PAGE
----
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Badger benefits from Precision internship



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BADGER SENIOR BRITTANY CAMPBELL, center, is taking an internship through her school at Precision Plus Inc., Elkhorn, doing hands-on learning about modern, computer-guided precision manufacturing. Michael Reader, left, is president of Precision Plus. Barry Butters, right, is in charge of the company's training and education program.

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January 07, 2014 | 03:54 PM
When Badger High School senior Brittany Campbell visited Precision Plus Inc., Elkhorn, last summer with her mom, she was looking for a sponsor for her Mazda Miata racecar.

What she found was a career track. Brittany, daughter of Rick and Nancy Campbell, Pell Lake, races in the Midwest sports car circuit. Michael Reader, president of Precision Plus, offered Brittany a chance to learn precision engineering through Badger.

In a recent interview, Brittany said she acquired an interest in cars and racing from her father. Brittany said she’s been admitted to Milwaukee School of Engineering.

But she added she is considering entering the summer internship at Precision Plus before she attends MSOE.

Brittany said that during middle school, she was pulled toward fashion design, because that was what interested her friends. But after taking several art classes, she said, she realized that’s not what she wanted to do.

Through her father, she got involved in go-kart racing and then graduated to sports car racing. She and her father tuned up and repaired go-kart and car engines together, Brittany said.

She said she would occasionally hold a car component and wonder how it was made and how it fit into to the function of the car engine.

“I finally learned to read blueprints, and now I see the part in relation to the blueprint, and that is so neat,” she said. She’s still interested in design, but not in fashion. “I want to go into automotive design,” she said.

Brittany started her internship on the first day of school. She begins her day 6:30 a.m. at Precision Plus, works there until 9 a.m., and then drives to Badger for her third-hour class.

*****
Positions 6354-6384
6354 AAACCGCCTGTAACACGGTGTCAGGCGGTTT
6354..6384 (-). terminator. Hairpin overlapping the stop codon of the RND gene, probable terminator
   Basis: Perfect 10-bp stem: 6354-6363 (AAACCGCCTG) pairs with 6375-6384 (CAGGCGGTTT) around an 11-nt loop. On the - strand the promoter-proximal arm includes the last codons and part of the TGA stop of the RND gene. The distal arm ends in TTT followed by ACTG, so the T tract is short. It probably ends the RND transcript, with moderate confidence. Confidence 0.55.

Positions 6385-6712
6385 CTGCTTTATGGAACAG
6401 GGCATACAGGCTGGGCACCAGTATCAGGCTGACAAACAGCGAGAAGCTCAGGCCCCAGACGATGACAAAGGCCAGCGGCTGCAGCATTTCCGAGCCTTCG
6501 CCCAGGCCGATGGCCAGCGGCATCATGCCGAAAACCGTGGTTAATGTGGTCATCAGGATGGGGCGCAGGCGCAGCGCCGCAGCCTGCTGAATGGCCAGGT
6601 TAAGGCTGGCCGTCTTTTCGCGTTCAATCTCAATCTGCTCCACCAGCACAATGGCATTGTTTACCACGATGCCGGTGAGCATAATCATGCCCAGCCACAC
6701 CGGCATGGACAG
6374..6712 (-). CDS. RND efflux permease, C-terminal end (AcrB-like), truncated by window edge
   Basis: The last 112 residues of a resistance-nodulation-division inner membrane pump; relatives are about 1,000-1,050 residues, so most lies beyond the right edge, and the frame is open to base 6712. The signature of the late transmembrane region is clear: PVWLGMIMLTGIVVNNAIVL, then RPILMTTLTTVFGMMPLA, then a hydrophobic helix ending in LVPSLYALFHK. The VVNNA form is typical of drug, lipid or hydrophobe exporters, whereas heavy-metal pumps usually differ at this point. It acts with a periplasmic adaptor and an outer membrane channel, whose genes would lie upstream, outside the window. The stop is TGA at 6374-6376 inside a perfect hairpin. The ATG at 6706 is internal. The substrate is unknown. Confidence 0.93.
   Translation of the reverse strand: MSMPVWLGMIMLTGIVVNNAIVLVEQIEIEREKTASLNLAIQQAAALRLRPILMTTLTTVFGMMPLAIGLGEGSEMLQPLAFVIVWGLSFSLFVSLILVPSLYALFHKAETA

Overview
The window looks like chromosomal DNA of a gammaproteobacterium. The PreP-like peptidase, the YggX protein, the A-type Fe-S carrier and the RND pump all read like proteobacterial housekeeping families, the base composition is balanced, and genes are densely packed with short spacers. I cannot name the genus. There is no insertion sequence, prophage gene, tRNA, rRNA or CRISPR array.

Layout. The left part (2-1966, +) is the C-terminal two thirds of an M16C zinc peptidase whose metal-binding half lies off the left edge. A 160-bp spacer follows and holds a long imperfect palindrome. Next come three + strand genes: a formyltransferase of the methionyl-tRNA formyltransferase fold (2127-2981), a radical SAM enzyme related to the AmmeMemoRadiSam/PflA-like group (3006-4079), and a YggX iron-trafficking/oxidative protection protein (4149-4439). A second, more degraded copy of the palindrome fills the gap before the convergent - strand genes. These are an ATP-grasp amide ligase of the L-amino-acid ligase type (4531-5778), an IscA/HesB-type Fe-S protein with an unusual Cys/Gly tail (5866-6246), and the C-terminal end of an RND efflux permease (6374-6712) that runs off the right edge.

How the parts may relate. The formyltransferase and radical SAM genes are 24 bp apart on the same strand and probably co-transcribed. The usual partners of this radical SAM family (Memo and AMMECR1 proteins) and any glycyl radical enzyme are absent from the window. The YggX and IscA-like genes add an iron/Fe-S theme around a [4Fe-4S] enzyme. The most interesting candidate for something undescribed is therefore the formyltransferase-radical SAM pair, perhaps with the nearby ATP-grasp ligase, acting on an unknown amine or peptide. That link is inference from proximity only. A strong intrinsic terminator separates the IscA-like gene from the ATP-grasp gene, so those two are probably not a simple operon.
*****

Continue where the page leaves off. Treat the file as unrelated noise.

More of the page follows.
After six hours in class, her school day ends at 2:45 p.m.

Brittany then goes home, does homework and prepares for another day starting at 6 a.m. The early start hasn’t been that much of a problem, Brittany said.

“I worked at McDonald’s this summer and started at 5 a.m.,” Brittany said.

What’s more, she said, the internship pays $8.50 an hour, more than she made McDonald’s. Reader said the summer interns, who worked eight-hour days, made $10 an hour, which is more than the school-year interns.

But he said the company is considering an adjustment to that rate for Brittany.

So far, Brittany has worked at finishing, which takes off the small grit and excess oil on components, and then polishes them.

She’s also worked on one of the company’s computer numeric control (CNC) lathes, making handles for Snap On Tools.

CNC lathes are the industry standard for cutting precision components from bar stock.

The machines’ computers are programmed in advance, and the programs control cutter arms that shape the final product.

Reader said that the CNC machine Brittany worked on was one of the more advanced lathes in the shop. But, he said, he was confident Brittany was ready to take on more advanced work. Meanwhile, Brittany has 10 races on her card for this summer, as well.

And she is still looking for sponsors.

Anyone interested in sponsoring the Britt Campbell racing team can call (262) 729-6162, (262) 729-0422. Emails may be sent to its.britt.campbell@gmail.com or to her mother at n.campbell@wppallets.com.

Brittany said the names of sponsors will be displayed on her car or trailer, and the donors will be presented with a plaque showing each one is a supporter of Britt Campbell Racing.

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